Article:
53 Game-changers: Frances O’Donnell

Frances O’Donnell, assistant professor in civil engineering, is considered an expert on the world’s most abundant natural resource – water. Her research centers on ecohydrology, or the relationships between vegetation and the water cycle. Her passion developed while she was earning her bachelor’s in biology from Harvard University.

“The beauty of what I study is that it applies to several subjects including engineering, forestry management and agriculture,” O’Donnell said.

O’Donnell’s interest led her to Princeton University where she graduated with her doctorate in civil and environmental engineering. She then became a postdoctoral scholar at Northern Arizona University before arriving in Auburn in August.

O’Donnell’s research examines the sustainability of water resources, particularly in water-scarce environments.

On the flip side, she also studies how vegetation can affect water and the ecosystem. And now that she’s in the College of Engineering, she’s adding the human factor element to see what impact more densely populated areas have on both vegetation and water resources. O’Donnell also hopes to assist communities in developing a stronger resilience to floods and other natural disasters.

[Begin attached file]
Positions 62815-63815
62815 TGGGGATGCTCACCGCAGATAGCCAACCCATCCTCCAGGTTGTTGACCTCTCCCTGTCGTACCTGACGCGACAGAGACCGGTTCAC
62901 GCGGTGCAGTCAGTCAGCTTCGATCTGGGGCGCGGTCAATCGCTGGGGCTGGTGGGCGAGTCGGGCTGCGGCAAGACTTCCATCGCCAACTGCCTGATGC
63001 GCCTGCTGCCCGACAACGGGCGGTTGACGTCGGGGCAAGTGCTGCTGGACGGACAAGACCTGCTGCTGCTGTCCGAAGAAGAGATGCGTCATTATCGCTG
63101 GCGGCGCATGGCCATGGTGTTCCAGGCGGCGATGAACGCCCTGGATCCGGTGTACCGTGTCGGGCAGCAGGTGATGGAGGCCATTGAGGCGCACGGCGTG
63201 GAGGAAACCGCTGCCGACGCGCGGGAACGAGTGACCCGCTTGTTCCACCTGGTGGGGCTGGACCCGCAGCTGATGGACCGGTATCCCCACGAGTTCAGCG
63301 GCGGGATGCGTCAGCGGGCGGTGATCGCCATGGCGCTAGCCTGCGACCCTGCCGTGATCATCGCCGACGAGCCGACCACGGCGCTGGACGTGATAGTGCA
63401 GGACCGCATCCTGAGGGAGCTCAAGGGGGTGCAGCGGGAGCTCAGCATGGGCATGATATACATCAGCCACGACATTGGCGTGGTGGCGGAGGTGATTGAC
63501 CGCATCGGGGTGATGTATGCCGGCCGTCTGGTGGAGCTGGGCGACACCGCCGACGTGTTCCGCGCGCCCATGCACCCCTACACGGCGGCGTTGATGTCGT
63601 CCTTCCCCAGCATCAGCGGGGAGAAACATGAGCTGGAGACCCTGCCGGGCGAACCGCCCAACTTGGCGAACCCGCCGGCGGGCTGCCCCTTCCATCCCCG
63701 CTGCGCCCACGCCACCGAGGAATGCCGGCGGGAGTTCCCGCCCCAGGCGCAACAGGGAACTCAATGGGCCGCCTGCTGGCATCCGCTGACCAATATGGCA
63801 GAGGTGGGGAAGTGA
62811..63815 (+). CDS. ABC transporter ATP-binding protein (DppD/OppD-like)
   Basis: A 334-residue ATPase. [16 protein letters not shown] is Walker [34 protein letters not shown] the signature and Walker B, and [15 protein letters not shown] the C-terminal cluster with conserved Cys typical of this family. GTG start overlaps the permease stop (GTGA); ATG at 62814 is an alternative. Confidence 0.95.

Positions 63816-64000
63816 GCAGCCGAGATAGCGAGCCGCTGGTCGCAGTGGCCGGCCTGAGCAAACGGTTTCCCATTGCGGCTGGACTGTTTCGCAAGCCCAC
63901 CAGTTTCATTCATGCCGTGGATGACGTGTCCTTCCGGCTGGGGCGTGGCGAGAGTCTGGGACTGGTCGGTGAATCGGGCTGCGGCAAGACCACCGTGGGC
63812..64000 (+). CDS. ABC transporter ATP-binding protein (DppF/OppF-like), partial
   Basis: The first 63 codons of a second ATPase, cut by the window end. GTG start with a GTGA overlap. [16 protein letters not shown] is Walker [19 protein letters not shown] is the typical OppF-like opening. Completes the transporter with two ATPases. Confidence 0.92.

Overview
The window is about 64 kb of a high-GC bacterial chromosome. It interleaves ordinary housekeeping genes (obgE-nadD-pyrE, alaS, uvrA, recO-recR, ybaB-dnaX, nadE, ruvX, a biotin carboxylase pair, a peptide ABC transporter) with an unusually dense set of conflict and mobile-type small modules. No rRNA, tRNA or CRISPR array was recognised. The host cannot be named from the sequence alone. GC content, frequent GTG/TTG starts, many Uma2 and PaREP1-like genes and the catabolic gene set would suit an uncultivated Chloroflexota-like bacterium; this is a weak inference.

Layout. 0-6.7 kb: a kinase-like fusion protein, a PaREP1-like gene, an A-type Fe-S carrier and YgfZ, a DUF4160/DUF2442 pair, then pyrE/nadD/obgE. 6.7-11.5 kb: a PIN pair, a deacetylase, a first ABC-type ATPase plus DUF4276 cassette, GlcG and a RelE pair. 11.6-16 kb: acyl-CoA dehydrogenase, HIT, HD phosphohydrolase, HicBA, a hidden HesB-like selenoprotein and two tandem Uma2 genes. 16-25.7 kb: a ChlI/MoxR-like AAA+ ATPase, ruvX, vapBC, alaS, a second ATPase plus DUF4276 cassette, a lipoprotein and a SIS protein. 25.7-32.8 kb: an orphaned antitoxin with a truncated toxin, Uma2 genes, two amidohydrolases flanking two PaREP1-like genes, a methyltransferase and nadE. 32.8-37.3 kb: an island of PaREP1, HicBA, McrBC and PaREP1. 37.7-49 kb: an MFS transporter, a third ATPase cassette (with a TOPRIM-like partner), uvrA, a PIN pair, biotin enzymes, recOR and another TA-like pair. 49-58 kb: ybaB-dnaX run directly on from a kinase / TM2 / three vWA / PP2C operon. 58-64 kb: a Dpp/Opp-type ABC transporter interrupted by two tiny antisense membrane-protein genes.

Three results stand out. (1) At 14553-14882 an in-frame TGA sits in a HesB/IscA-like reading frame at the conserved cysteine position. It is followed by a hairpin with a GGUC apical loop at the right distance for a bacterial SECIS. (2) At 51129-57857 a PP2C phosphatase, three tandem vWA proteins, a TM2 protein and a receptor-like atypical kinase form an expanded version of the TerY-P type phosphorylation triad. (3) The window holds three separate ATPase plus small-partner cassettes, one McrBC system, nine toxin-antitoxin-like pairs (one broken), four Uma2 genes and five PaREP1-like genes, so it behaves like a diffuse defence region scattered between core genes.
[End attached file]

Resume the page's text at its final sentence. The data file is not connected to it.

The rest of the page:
“Ultimately, by studying the effects of water on vegetation, I want areas that are prone to environmental threats to have flood readiness plans and other processes in place to prevent major damage,” O’Donnell said.

One of the highlights that sold O’Donnell on Auburn Engineering was the multiple opportunities to collaborate with peers across campus. She is currently partnered with faculty members in the School of Forestry and Wildlife Sciences and the College of Agriculture.

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